The Church of St. Lawrence dates back to ca. 1450 and is the oldest building in Vantaa and all of Greater Helsinki. Along with its surrounding neighborhood, the church is a part of the Helsingin pitäjän kirkonkylä district, which is one of the best preserved historical parishes in all of Finland.
The Church of St. Lawrence was partially destroyed in a fire on 7 May 1893, after which it was reconstructed in a Gothic Revival style.
The Church of St. Lawrence was built around the year 1450, though records suggest that a wooden equivalent stood in its position as early as 1401. Prior to the Protestant Reformation and the introduction of Lutheranism into Finland, the church served the Roman Catholic Church. It was built as the church of Helsinki Parish, well before Helsinki, the city, was founded in 1550. The parish village with its church was favorably located on a coastal road between Turku and Vyborg. A branch of the salmon-rich River Vantaa ran through the village as well.
On 7 May 1893, the church was largely destroyed by a conflagration, leaving behind only its stone walls and vaults. Reconstruction was overseen by the renowned Finnish architect Theodor Höijer, who opted to alter the appearance of the church by increasing the sizes of its windows and tending toward a Gothic Revival style. The reconstruction, or as it was referred to, the restoration, was influenced by the cultural context of the late 1800s, during which Medieval architecture was gaining newfound respect in Finland.
The church was reopened in 1894, marking the then-believed 400 year anniversary of the building. More recently, the church has been recognized as older, by at least 50 years.
The façade of the church is reminiscent of other Finnish medieval churches, such as the Porvoo Cathedral. The reason for the similarity is that many churches from that time period in southern Finland were designed by the same person, the anonymous Pernajan mestari, who is presumed to be a German architect. The church has, however, been redesigned to some extent following the fire of 1893, leading to the current design being a mixture of Medieval and Gothic Revival architecture.
The Church of St. Lawrence has an external bell tower located next to the front of the building. It was completely destroyed in 1893 and rebuilt in a style similar to the Gothic Revival style of the church building. The tower has two bells, and its roof is peaked by a flèche with a cockerel weather vane.
The church is surrounded by a graveyard, which acts as the primary graveyard for the parishes of Vantaa. Up until 1793, the graveyard remained constrained to its original size, until an inspection deemed it too crowded. Since then, it has been regularly expanded to suit the needs of the growing population. The graveyard's current area is about 10 hectares. It's most notable grave is the mausoleum of Swedish naval commander Carl Olof Cronstedt.
Prior to the fire of 1893, the church interior remained largely unchanged throughout the centuries. One change that took place was the treating of the inner walls with chalk; in the middle ages, the walls were decorated with Medieval paintings, but by the 18th century, the walls were chalked white. The fire revealed several pre-Reformation paintings on the church vaults, though contemporaries deemed the paintings artistically worthless and "primitive". Before being painted over again, the art historian Emil Nervander made replica paintings of them, which are currently stored by the Finnish National Board of Antiquities.References:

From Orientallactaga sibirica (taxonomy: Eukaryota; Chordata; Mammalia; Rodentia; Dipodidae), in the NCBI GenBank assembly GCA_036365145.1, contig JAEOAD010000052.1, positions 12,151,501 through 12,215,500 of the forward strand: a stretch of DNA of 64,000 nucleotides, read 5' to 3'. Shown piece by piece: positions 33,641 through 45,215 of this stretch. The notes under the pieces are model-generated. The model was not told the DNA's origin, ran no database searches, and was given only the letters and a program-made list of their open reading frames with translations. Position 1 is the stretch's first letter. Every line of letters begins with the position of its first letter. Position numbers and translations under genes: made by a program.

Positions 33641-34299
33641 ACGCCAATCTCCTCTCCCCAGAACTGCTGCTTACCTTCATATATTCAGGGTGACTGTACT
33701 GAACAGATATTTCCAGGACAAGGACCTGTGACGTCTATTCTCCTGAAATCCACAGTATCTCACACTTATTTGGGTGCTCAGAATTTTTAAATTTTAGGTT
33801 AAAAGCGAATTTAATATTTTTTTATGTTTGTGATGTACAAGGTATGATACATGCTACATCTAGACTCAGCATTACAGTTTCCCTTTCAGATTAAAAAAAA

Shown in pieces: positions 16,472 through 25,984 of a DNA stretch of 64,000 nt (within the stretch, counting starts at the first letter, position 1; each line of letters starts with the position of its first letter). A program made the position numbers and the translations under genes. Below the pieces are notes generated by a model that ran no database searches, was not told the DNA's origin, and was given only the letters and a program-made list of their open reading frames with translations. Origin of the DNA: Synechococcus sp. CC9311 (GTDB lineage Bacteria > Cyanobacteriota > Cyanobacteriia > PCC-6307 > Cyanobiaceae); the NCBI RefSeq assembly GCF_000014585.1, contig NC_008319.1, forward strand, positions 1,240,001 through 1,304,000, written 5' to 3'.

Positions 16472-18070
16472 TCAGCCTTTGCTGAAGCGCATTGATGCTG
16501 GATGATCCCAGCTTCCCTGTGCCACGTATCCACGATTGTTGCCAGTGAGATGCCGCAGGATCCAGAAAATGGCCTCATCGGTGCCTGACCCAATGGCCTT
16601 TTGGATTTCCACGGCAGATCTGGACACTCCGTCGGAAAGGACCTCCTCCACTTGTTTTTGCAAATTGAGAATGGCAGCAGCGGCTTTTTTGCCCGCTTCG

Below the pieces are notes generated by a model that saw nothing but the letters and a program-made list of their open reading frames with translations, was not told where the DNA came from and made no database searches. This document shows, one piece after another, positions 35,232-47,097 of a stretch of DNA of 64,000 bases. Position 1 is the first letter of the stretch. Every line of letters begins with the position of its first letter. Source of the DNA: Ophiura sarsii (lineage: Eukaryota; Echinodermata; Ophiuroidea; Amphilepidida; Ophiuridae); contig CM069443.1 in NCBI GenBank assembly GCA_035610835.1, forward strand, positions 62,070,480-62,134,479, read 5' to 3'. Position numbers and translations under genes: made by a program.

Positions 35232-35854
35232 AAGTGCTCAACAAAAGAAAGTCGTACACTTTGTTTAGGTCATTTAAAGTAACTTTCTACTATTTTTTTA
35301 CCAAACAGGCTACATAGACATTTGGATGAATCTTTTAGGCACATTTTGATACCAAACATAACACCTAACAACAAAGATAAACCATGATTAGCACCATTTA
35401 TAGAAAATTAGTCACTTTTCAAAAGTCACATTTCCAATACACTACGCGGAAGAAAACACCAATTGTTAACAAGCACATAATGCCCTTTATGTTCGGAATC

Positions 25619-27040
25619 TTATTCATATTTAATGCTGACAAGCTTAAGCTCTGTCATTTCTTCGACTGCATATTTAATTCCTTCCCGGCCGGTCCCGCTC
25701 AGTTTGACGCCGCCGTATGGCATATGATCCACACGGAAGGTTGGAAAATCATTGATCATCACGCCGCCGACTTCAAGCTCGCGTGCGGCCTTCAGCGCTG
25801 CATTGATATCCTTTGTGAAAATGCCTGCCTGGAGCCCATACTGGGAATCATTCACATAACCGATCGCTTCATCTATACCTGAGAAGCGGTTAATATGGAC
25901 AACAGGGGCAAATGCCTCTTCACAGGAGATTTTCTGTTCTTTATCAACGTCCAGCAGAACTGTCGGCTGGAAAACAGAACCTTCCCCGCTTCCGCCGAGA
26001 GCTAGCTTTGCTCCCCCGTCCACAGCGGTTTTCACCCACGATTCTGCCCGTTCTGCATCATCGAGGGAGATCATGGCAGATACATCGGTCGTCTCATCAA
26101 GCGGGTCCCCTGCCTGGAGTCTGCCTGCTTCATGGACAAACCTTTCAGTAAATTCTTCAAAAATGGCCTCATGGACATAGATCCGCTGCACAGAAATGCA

The Château de Chaumont was founded in the 10th century by Odo I, Count of Blois. The purpose was to protect his lands from attacks from his feudal rivals, Fulk Nerra, Count of Anjou. On his behalf the Norman Gelduin received it, improved it and held it as his own. His great-niece Denise de Fougère, having married Sulpice d'Amboise, passed the château into the Amboise family for five centuries.
Pierre d'Amboise unsuccessfully rebelled against King Louis XI and his property was confiscated, and the castle was dismantled on royal order in 1465. It was later rebuilt by Charles I d'Amboise from 1465–1475 and then finished by his son, Charles II d'Amboise de Chaumont from 1498–1510, with help from his uncle, Cardinal Georges d'Amboise; some Renaissance features were to be seen in buildings that retained their overall medieval appearance. The château was acquired by Catherine de Medici in 1550. There she entertained numerous astrologers, among them Nostradamus. When her husband, Henry II, died in 1559 she forced his mistress, Diane de Poitiers, to exchange Château de Chaumont for Château de Chenonceau which Henry had given to de Poitiers. Diane de Poitiers only lived at Chaumont for a short while.
Later Chaumont has changed hands several times. Paul de Beauvilliers bought the château in 1699, modernized some of its interiors and decorated it with sufficient grandeur to house the duc d'Anjou on his way to become king of Spain in 1700. Monsieur Bertin demolished the north wing to open the house towards the river view in the modern fashion.
In 1750, Jacques-Donatien Le Ray purchased the castle as a country home where he established a glassmaking and pottery factory. He was considered the French "Father of the American Revolution" because he loved America. However, in 1789, the new French Revolutionary Government seized Le Ray's assets, including his beloved Château de Chaumont.
The castle has been classified as a Monument historique since 1840 by the French Ministry of Culture. The Château de Chaumont is currently a museum and every year hosts a Garden Festival from April to October where contemporary garden designers display their work in an English-style garden.